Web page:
While the dialogue is a bit formal and stilted, that’s how people behaved sixty years ago. Remember, in 1956 Elvis was just starting to take off nationally, rock and roll was still considered “race music” and not quite approaching mainstream, and, if anything is jarring, it’s dad not wearing a hat while he’s driving.
Our current informality in behavior is totally a product of the Sixties.
True enough. Elvis, along with The Big Bopper, Ritchie Valens, Bill Haley and his Comets, Chuck Berry, Little Richard, Fats Domino, Buddy Holly and others were becoming popular with the teenagers around this time
I was born in ’56 and well remember suits and ties, hats and dresses being normal everyday attire for adults, as well as smoking everywhere, even the supermarket. Was raised Catholic and forced to go to church and catechism, was even alter boy and church organist for a short time. But even Leave it to Beaver and The Ozzy Nelson Show with Rick Nelsons budding “Rock” serenades were far less corny. Dad smoking his Pall Mall straights in the car. He quit in ’65, Mom never smoked except to experiment a few times, she didn’t like it.
Beatles on Ed Sullivan was around the time I became aware of what was happening in the world. The family gathered around the TV, OMG they look like girls, every song is yeah,yeah,yeah, etc.
Moving to SoCal from Portland in ’67 was culture shock to me, going from Frank Sinatra to Frank Zappa and Ozzie Nelson to Ozzy Osbourne, along with a trip down Sunset Blvd in the family wagon to watch the “freaks” was a real wake up that the time were changing at free fall speed.
I think you were born around 1950 so was more aware of the early ’50’s and you have a good point.
Yep, born in July 1950 (I retire in six weeks, hooray!) so I saw the Fifties with varying degrees of comprehension. Definitely everything before 1955 is a complete blur, but after that I was picking stuff up faster and faster. Like you, I was raised Catholic, and entered college intending to go into the seminary. I’m very grateful that somethings just didn’t work out.
Junior and Sis in that film are what parents hoped to raise back in the 1950’s. Teenagers . . . . . but not teenagers, because the entire concept of “teenager” was completely new, scary and threatening to the adults who were used to growing up always being going-from-child-to-taking-adult-responsibilities-in-ever-increasing-degrees. Until, by 18 you were an adult except that you couldn’t drink or vote. That was the attitude back then: responsibilities first, rights later.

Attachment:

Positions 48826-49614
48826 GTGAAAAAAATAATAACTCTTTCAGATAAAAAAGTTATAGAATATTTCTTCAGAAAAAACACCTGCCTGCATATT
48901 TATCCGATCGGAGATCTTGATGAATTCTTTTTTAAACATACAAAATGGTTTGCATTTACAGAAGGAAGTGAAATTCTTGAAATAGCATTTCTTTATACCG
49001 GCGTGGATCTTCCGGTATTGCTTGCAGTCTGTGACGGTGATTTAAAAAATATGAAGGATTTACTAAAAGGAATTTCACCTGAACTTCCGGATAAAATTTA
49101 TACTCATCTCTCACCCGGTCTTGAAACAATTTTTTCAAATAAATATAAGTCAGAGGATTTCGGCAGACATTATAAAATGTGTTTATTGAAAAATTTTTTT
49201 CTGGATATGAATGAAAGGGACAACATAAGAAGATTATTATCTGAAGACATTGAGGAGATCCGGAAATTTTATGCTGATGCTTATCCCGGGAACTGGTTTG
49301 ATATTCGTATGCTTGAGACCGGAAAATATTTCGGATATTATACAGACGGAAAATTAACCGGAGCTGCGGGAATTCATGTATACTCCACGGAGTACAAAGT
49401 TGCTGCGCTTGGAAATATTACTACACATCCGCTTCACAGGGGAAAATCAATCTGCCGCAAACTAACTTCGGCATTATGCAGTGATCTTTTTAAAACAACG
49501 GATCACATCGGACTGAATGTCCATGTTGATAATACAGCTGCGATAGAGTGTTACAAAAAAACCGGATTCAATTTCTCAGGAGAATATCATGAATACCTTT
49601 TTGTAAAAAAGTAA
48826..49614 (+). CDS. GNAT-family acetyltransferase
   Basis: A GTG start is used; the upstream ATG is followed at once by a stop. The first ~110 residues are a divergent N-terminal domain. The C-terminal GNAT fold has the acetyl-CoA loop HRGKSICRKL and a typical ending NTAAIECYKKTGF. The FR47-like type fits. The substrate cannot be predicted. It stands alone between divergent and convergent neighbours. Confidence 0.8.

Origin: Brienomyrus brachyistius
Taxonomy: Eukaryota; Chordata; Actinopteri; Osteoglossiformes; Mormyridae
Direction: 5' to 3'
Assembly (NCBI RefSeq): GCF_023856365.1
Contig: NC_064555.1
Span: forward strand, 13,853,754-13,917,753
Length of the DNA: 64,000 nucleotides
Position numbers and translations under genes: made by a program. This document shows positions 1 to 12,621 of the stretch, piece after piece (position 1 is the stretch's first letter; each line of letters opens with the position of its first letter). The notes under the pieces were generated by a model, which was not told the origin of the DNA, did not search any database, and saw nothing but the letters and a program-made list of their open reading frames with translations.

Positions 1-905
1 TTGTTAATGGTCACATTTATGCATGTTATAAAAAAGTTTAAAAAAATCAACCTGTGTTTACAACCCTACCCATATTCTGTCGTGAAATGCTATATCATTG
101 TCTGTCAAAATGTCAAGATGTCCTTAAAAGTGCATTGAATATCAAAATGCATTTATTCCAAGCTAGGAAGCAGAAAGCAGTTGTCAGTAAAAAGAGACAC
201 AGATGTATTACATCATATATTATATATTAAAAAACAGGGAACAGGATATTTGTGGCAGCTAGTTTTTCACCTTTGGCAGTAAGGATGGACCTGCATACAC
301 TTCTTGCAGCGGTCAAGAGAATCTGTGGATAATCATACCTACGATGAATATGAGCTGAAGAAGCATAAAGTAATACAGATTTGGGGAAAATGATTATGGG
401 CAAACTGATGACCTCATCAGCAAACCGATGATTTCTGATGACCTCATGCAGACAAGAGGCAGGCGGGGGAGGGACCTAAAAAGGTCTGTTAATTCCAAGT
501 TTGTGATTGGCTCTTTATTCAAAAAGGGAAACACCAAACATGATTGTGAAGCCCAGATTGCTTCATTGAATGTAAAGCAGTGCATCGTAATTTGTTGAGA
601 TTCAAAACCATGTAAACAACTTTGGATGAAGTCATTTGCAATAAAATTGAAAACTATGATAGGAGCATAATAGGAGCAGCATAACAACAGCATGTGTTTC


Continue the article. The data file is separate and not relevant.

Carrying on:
I do remember being raised by adult standards, being expected to be “grown up” when company was around (which meant sitting quietly, or keeping quietly out of sight, period). Separate styles for my age group? The concept was totally alien to my parents, coupled with their thriftiness in buying clothing on sale (aka, last year’s styles) ensured that I went thru junior high and high school as a completely out-of-style dork. Which was fine with my parents as they went to great effort to ensure that I wasn’t hanging out with the “trouble” (actually, stylish and hip) crowd at all.
The Fifties were the real transitional period. Prior to then, life was The Depression, WWII, postwar responsibilities and an incredible amount of conformity in society The Sixties were the revolution, when society and individuality exploded. The Fifties were the slow change from the former to the latter.
I was born in 1951 and everything was more formal then. All through growing up I had sports coats, ties, white shirts, slacks and dress shoes. Later on had a suit. Last one I bought was to get married in 34 years ago. Today I haven’t owned any of these for nearly 25 years now, although for some odd reason have a pair of 50 year old wing tips that are still in good shape.
Except for the singing the people in the car were exactly as I remember the time period except as what others have pointed out, Dad is not wearing his hat and Mom if she was dressed up would in all likelihood would be wearing one also.
Though 1976 was a bit to optimistic for all this futuristic stuff, GM did envision future car innovations in this film. GPS, Hands free communication, self driving cars, touch screens are some of the “futuristic” innovations shown here that are ether reality and able to be bought by customers in 2016(GPS, Hands Free, touch screens) or in the process of being perfected(self driving cars)
In fact only a few years later (1958) the beginnings of the self driving car came to market in the 1958 Imperial. It was called Auto Pilot but today it is called Cruise Control.
I like those Motorama Turbine cars. I also like the Chrysler Turbine car(which was ground breaking itself)
So is the high speed safety lane normally 15 miles per hour?
Also one would think there’d be shift changes in the tower, or more than one person in the tower, or that there’d be more than one tower between the southwest and Chicago.
Back in the Fifties, science fiction dealing with the near future (say 15-20 years ahead) usually talked about a national computer network based off of three or four actual computers, housed in huge building complexes. The concept of micro-computers on each person’s desk didn’t exist yet.